Alec Baldwin · Black Wall Street · I-5 Strangler

Plus: a follow-up roundup of news of the day

The I-5 Strangler is dead. 81-year-old Roger Kibbe had been in prison since 1991, when he was convicted of the rape and fatal strangling of Darcie Frackenpohl. In 2008, investigators used DNA to obtain additional convictions for six more sexual assault and homicide victims, all killed between 1977-1987.

As part of a plea deal intended to avoid the death penalty, Kibbe — who got the first half of his nickname because he found his victims on a Sacramento-area stretch of California’s Interstate 5 — agreed to a jailhouse interview with forensic psychiatrist Park Dietz for the MSNBC series Profiling Evil. You can find the full episode here. It’s pretty nasty stuff.

According to a statement from the California Department of Corrections and Rehabilitation, Kibbe’s cellmate at Mule Creek State Prison, 40-year-old Jason Budrow, allegedly killed him late Saturday night/early Sunday morning.

Budrow has his own story. Back in 2010, Budrow, who SoCal newspaper the Press-Enterprise describes as “a self-described Satanist,” admitted to strangling his girlfriend, Margret Dalton, because he believed that she was a police informant, driving her body to an area police station and saying that “She had to die.”

That homicide followed a 2004 conviction for sexually assaulting a 14-year-old girl, a crime that required him to wear an ankle-tracking device up to the time of Dalton’s murder (he removed it to drive to the station, one report at the time noted). Budrow was sentenced to life in prison in 2011.

Amador County Undersheriff Gary Redman tells the Sacramento Bee that the death was “being investigated as a homicide.” As of publication time, no motive has been publicly announced for the crime. — EB


Alec Baldwin isn’t a fan of Allen v. Farrow. Baldwin’s been a prominent supporter of Woody Allen’s over the years, even as allegations that he sexually assaulted his young daughter returned to the public eye in recent years.

That hasn’t changed with the release of the four-part docuseries on the claims against Allen (a show that Sarah called “well made, worthwhile, and very affecting” in her review on Primetimer), it appears. Baldwin, who apparently doesn’t know how to thread tweets, said across four missives that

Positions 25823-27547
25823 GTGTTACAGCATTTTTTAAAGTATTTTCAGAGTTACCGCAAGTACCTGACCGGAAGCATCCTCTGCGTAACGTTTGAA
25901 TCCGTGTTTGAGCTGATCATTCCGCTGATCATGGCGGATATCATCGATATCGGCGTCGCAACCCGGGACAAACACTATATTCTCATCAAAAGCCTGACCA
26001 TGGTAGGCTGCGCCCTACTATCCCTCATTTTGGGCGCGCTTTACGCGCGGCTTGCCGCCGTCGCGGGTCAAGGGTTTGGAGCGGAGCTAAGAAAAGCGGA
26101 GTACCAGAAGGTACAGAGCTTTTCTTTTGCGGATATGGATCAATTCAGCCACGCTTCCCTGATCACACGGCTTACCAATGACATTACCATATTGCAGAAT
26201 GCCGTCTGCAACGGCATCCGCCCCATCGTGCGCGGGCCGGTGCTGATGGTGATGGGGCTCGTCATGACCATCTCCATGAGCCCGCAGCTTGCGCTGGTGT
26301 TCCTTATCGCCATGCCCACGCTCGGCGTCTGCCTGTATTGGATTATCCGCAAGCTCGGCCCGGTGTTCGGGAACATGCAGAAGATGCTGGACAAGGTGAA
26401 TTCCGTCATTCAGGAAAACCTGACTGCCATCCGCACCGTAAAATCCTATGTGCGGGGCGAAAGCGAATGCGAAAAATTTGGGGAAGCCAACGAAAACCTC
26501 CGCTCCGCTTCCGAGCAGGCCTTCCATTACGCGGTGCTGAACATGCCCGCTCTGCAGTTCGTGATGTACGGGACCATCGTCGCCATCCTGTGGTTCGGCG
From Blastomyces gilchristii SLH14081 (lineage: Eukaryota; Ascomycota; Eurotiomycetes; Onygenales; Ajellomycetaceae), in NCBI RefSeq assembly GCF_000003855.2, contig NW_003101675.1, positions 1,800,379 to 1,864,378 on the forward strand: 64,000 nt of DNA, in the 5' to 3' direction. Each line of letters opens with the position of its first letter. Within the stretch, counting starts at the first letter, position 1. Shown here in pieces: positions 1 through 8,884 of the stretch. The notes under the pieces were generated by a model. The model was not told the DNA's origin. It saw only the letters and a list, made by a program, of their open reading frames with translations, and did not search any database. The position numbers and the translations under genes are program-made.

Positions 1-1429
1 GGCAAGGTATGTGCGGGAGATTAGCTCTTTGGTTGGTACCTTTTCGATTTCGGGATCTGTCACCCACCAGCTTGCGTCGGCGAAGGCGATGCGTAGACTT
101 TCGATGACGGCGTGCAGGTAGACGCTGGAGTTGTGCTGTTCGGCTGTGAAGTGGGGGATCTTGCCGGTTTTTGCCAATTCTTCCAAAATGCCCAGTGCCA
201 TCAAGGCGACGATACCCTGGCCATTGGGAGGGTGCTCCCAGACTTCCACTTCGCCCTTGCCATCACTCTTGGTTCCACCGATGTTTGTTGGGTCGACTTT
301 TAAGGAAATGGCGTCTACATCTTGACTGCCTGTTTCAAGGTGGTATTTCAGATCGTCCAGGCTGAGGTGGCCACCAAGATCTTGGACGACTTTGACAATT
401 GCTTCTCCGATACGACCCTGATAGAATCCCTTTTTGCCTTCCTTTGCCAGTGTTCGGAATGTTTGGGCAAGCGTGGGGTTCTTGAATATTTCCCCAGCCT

It appears that the tweets were published around the time that Baldwin and his wife, Hilaria, apparently welcomed a newborn baby into their family. This isn’t a celebrity gossip newsletter, but just five months after Hilaria gave birth to son Edu, People reports that the couple “welcomed a new addition to the family,” another infant who appears in an Instagram post published Monday. The Today show’s online arm asks, “Did the Baldwins just adopt a new bundle of joy?” I don’t really care, but I think it’s safe to say that Alec Baldwin’s life is not like mine in, really, any way at all. — EB


A post shared by Russell Westbrook (@russwest44)

A new documentary seeks to tell the story of the 1921 Tulsa massacre. The covered-up attack by white Oklahomans on the Black neighborhood of Greenwood left scores dead, but was all-but absent from history textbooks for nearly a century. The racist massacre gained a new level of public attention in 2019 when it opened HBO’s series Watchmen, spurring articles like this New York Times one on “where to learn more,” an arguably noble form of clickbait for Watchmen viewers googling to see if this was a real historical event.

Now the History Channel has announced a documentary called Tulsa Burning: The 1921 Race Massacre, which is partially bankrolled by NBA great Russell Westbrook, Deadline reports. It’s directed by Stanley Nelson (The Black Panthers: Vanguard of the Revolution) and Marco Williams (The Undocumented) and, per a press release:

will take an in-depth, sobering look at the events of a century ago and how the impact is still being felt today. The documentary will focus on a specific period, from the birth of Black Wall Street, to its catastrophic downfall over the course of two bloody days, and finally the fallout and reconstruction. It will also incorporate rare archival footage and imagery from the time, as well as weave in present-day stories and interviews from historians from organizations including the Tulsa Historical Society & Museum, the John Hope Franklin Center for Reconciliation, the Tulsa Race Massacre Centennial Commission, and the Historic Vernon AME Church, among others. 

Via statement, Westbrook (who currently plays for the Washington Wizards) says that “The Tulsa Race Massacre was not something I was taught about in school or in any of my history books. It was only after spending 11 years in Oklahoma that I learned of this deeply troubling and heartbreaking event. … These are the stories we must honor and amplify so we can learn from the past and create a better future.”

The release of Tulsa Burning is set to coincide with the 100th anniversary of the May 31-June 1 attack, so expect it to drop sometime this coming spring. — EB


And now for a roundup of real-life crime stories we’ve been following:


Wednesday on Best Evidence: OK now I’m really ready for that Nigerian Catfish story I mistakenly teased yesterday.


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